The 'after' from my bike fit yesterday. We pushed me 2cm back and 2cm down, and got me way more aero.
Looks good.

I'm not agreeing or disagreeing by asking, what were your fitter's thoughts for moving you back 2cm?

Can you comfortably carry the RPMs you want with the new position?

The reason I ask is because, going back is usually a more powerful position that becomes so at the expense of higher cadences, aerodynamics, and knee clearance.
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Old 06-07-18, 04:43 PM
  #59  
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Originally Posted by carleton View Post
Looks good.

I'm not agreeing or disagreeing by asking, what were your fitter's thoughts for moving you back 2cm?

Can you comfortably carry the RPMs you want with the new position?

The reason I ask is because, going back is usually a more powerful position that becomes so at the expense of higher cadences, aerodynamics, and knee clearance.
Going off my own fitting experience and the dialogue I had with my fitter, The rearward saddle works for the power, and you will naturally slide forward on the saddle for higher RPM. He demonstrated this with me as I increased the RPM and watched my body changing the angles (Retul fit so real time monitoring of data). So you can always slide forward for RPM but you won't hang your backside over the rear of a saddle that is set forward.
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Old 06-07-18, 04:53 PM
  #60  
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Originally Posted by brawlo View Post
Going off my own fitting experience and the dialogue I had with my fitter, The rearward saddle works for the power, and you will naturally slide forward on the saddle for higher RPM. He demonstrated this with me as I increased the RPM and watched my body changing the angles (Retul fit so real time monitoring of data). So you can always slide forward for RPM but you won't hang your backside over the rear of a saddle that is set forward.
For anyone considering fit changes, this is very true for track. If one is coming from a road background, typically the saddle is chosen for individual fit and comfort over the long haul, because this is a necessity for longer road races. For track, the saddle is a little bit more viewed as a tool to perch on as the races are shorter. This gives one a lot more leeway in choosing a saddle to accommodate multiple or changing positions. Granted, us trackies still need good support on account of the G forces that can certainly add up over the course of a 20km points race or a 40km Madison. Still, if your races are shorter, you should think of a saddle that supports you well in the rearward "diesel" position, but is long enough to allow you to slide forward and perch on the nose when the RPMs go up. Typically this will mean a saddle that can end up different from one's road saddle. If multiple saddles/seatposts are being used (mass start vs TT), then you can go with a shorter saddle that still has the same sit bone support in the rear for TTs, but will allow you to slide it up further forward and still stay legal when it comes to bike checks. The thing to remember is not to try and replicate your equipment for different set-ups, but to accomodate your contact points while remaining legal in within the confines of the comissaire's jig.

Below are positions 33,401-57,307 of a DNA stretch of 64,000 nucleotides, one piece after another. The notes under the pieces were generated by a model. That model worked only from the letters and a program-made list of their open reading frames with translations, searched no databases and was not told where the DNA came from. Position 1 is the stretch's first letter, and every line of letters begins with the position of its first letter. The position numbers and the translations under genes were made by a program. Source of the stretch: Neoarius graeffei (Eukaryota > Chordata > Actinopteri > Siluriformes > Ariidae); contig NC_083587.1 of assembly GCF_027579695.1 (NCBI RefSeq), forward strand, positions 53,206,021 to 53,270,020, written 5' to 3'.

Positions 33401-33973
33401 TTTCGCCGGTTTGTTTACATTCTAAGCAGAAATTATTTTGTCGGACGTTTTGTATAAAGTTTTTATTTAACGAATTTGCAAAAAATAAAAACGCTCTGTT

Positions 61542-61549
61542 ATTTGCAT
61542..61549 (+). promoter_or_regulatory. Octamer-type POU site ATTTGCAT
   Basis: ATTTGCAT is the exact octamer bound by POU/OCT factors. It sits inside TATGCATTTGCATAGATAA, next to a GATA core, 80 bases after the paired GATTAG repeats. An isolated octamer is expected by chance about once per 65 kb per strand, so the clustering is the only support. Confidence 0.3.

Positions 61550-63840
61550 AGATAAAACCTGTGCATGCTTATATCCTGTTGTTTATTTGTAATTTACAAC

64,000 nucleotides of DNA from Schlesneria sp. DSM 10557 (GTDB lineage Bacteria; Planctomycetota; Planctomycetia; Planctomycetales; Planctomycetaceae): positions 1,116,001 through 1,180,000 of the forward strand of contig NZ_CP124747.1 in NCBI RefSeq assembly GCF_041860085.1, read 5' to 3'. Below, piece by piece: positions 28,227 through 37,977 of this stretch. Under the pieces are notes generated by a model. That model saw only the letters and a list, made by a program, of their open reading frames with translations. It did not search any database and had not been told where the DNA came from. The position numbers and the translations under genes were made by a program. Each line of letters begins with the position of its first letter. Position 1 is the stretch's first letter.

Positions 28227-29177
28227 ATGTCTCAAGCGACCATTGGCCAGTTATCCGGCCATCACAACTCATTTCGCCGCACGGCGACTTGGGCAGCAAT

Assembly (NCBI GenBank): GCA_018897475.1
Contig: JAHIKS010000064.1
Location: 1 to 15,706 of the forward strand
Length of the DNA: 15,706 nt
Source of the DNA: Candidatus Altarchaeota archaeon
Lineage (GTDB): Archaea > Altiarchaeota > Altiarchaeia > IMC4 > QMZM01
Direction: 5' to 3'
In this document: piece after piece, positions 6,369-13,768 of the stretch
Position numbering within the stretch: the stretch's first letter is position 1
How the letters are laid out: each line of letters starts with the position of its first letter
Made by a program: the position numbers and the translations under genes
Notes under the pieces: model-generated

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Old 06-07-18, 06:39 PM
  #61  
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Thanks brawlo and taras.

I've loved the Arione saddle for track because it has a flat top and allows one to slide back and forth as needed.
https://www.wigglestatic.com/images/...ne-11-zoom.jpg


There are some really comfy saddles that lock one in a single position:



That hump in the front is great for use as an anchor when grinding as one pedals, but it also prevents you from moving forward to spin.
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Old 06-07-18, 07:08 PM
  #62  
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Originally Posted by carleton View Post
There are some really comfy saddles that lock one in a single position:



That hump in the front is great for use as an anchor when grinding as one pedals, but it also prevents you from moving forward to spin.